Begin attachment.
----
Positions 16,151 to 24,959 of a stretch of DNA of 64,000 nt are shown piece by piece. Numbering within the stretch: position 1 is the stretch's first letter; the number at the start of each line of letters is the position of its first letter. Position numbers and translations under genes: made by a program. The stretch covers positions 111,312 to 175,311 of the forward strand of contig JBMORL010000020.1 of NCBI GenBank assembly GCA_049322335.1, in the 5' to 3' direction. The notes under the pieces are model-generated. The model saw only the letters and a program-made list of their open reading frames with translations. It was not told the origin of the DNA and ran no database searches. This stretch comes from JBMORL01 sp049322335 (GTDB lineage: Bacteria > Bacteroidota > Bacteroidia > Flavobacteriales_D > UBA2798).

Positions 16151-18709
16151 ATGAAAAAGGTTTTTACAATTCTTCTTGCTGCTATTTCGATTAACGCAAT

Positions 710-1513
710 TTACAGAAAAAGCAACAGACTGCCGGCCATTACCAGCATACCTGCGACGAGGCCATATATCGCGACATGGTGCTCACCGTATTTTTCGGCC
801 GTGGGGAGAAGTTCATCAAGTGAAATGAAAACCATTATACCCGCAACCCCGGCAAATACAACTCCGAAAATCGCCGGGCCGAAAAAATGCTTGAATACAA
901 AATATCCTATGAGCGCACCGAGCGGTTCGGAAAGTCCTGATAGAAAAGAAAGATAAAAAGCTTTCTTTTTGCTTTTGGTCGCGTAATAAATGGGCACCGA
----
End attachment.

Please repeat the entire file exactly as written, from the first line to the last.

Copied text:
Positions 16,151 to 24,959 of a stretch of DNA of 64,000 nt are shown piece by piece. Numbering within the stretch: position 1 is the stretch's first letter; the number at the start of each line of letters is the position of its first letter. Position numbers and translations under genes: made by a program. The stretch covers positions 111,312 to 175,311 of the forward strand of contig JBMORL010000020.1 of NCBI GenBank assembly GCA_049322335.1, in the 5' to 3' direction. The notes under the pieces are model-generated. The model saw only the letters and a program-made list of their open reading frames with translations. It was not told the origin of the DNA and ran no database searches. This stretch comes from JBMORL01 sp049322335 (GTDB lineage: Bacteria > Bacteroidota > Bacteroidia > Flavobacteriales_D > UBA2798).

Positions 16151-18709
16151 ATGAAAAAGGTTTTTACAATTCTTCTTGCTGCTATTTCGATTAACGCAAT

Positions 710-1513
710 TTACAGAAAAAGCAACAGACTGCCGGCCATTACCAGCATACCTGCGACGAGGCCATATATCGCGACATGGTGCTCACCGTATTTTTCGGCC
801 GTGGGGAGAAGTTCATCAAGTGAAATGAAAACCATTATACCCGCAACCCCGGCAAATACAACTCCGAAAATCGCCGGGCCGAAAAAATGCTTGAATACAA
901 AATATCCTATGAGCGCACCGAGCGGTTCGGAAAGTCCTGATAGAAAAGAAAGATAAAAAGCTTTCTTTTTGCTTTTGGTCGCGTAATAAATGGGCACCGA